Church of Ireland to decide on slashing size of general synod for first time in 151 years

The Church of Ireland’s annual congress – the general synod – starts today, and high on the agenda is a proposal to significantly shrink the number of delegates.

By Adam Kula
Thursday, 30th September 2021, 6:00 am
Updated Thursday, 30th September 2021, 11:10 am
Stained-glass depictions of Jesus Christ from Rathfriland Church of Ireland
Stained-glass depictions of Jesus Christ from Rathfriland Church of Ireland

The plan is to cut the size of its House of Representatives by 18%, going from 648 members at present down to 534.

A church source told the News Letter that this is believed to be the first such cut to synod numbers since the current system entered existence in 1870.

The bill proposing the cut does not state the reasons for it, but it is thought to be linked to the decline in the number of Church of Ireland worshippers and ministers over the course of the past several decades.

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If agreed, the change will be in stages, with the final figure of 534 being arrived at by the year 2027.

The general synod is effectively like the church’s equivalent of a parliament.

It is made up of two main bodies – the House of Bishops, and the House of Representatives.

The House of Representatives includes both clergy and non-clergy, who hold their posts for three years.

The numbers per diocese vary dramatically, with the biggest being Connor (32 clergy and 64 lay members) and the smallest being Tuam, Killala and Anchonry (seven clergy and 14 lay members).

This year the synod is meeting via the internet, rather than in person, due to the Covid-19 pandemic.

The synod-slashing bill will be debated both today and on the last day, Saturday.

Canon Ian Ellis, a retired former editor of the Church of Ireland Gazette, said: “The question of synodical representation has been under recurring consideration within the Church of Ireland for many years.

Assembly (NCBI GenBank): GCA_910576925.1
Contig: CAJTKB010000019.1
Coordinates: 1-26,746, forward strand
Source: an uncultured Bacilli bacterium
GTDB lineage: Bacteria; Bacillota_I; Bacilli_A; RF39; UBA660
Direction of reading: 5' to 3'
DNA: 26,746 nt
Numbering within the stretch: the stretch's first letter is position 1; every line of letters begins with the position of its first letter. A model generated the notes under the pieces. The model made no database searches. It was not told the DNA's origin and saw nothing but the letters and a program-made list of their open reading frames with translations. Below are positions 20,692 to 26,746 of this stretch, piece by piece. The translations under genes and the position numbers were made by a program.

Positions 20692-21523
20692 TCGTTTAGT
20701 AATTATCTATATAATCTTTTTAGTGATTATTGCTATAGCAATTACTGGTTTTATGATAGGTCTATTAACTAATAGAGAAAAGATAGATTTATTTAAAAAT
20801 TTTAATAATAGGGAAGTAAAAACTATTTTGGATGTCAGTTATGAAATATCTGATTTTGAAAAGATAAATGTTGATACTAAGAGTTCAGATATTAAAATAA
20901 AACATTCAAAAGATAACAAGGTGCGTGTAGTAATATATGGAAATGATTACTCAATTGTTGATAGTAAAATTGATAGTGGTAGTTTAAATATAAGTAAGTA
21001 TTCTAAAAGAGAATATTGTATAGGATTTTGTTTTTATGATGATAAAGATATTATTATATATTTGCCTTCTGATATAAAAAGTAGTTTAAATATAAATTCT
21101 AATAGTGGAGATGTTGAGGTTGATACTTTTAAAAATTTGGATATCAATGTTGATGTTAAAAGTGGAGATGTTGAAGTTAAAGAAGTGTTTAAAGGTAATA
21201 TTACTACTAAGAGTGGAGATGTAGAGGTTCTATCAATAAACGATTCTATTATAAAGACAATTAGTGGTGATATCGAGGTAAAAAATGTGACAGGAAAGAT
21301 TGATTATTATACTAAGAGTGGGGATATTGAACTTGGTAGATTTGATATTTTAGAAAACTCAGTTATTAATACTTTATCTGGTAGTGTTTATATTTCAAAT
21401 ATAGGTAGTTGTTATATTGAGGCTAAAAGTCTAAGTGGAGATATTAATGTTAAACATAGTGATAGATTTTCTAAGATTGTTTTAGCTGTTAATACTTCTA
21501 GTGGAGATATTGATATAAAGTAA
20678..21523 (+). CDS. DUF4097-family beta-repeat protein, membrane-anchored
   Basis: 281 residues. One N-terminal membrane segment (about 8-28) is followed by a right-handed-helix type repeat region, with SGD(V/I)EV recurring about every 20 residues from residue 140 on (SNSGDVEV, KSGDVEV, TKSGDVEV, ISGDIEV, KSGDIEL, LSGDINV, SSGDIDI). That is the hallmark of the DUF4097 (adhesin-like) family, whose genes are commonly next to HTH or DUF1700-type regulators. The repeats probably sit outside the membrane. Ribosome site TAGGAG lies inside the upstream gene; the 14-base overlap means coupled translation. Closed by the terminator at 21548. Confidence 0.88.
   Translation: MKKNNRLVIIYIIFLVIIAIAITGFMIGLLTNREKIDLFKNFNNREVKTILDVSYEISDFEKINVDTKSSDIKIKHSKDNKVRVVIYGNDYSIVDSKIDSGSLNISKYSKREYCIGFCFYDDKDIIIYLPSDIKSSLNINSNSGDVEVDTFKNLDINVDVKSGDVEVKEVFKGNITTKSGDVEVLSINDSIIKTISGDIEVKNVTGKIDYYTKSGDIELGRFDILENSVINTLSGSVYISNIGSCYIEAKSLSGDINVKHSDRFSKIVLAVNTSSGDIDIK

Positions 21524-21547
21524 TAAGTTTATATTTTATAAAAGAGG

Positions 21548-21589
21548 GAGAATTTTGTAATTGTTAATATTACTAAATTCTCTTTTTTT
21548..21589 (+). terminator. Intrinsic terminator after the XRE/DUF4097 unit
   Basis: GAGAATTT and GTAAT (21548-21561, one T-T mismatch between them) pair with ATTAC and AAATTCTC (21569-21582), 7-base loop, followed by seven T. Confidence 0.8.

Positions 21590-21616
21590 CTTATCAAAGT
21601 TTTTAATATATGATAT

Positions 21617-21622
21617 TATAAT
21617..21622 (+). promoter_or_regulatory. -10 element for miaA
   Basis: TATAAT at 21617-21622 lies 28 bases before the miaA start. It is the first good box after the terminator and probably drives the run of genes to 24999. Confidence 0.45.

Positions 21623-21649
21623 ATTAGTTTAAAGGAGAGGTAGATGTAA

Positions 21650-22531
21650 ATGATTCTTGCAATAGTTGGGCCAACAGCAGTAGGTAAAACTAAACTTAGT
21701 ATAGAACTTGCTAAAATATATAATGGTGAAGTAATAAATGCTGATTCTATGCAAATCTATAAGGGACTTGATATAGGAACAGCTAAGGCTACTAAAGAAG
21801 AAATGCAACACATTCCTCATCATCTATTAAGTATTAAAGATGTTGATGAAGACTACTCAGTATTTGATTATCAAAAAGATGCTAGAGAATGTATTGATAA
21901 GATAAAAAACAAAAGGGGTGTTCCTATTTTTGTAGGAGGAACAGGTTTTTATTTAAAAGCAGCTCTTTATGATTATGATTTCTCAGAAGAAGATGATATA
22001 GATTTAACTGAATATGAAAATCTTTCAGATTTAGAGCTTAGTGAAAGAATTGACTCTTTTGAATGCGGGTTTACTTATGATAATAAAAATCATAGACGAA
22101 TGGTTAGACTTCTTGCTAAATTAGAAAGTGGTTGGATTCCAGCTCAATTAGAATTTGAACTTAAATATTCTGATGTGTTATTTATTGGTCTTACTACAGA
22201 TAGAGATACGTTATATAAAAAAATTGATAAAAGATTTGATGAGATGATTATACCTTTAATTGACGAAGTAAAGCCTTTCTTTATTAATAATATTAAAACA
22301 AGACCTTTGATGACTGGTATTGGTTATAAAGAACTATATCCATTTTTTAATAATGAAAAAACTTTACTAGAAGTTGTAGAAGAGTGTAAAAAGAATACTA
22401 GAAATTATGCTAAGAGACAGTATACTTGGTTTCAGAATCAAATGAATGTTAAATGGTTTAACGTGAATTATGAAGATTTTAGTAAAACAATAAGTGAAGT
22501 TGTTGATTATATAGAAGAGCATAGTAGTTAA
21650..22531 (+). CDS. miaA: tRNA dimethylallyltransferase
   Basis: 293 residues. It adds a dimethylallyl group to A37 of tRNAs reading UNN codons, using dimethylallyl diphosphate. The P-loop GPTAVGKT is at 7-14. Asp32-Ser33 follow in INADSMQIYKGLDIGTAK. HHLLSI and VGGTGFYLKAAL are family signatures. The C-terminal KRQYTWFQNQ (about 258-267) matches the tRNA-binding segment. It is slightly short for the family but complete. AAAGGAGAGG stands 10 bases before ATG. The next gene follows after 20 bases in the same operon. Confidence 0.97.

“It has been difficult to arrive at a formula that appropriately balances numerical with geographical representation. The proposals coming before the synod this year seem to me to be a reasonable attempt to do this.

“The matter has clearly been very carefully researched and considered.

“Many people, including myself, will be interested to see how the bill fares.

“Certainly, the general synod has been a very large gathering and members have greatly valued the opportunity to meet so many other fellow synod members from across Ireland. It has been a great meeting point for the church, north and south, east and west.

“I, for one, have always greatly valued the friendships formed over the years with representatives from near and far.”

The past year has seen the church publicly wrestle with the divide between orthodox members and reformers – most obviously in the case of gay / transgender activist and minister Andrew Rawding, who quit his office because he felt the overall church was not transforming quickly enough concerning LGBTQI+ matters.

However, there is no mention of this issue either in the bills being presented, or in the 300-page-thick bundle of annual reports from various parts of the church.

One item which does stand out however it a promise by the church to “divest from companies involved in fossil fuel extraction by 2022” to reflect its commitment to the environment.

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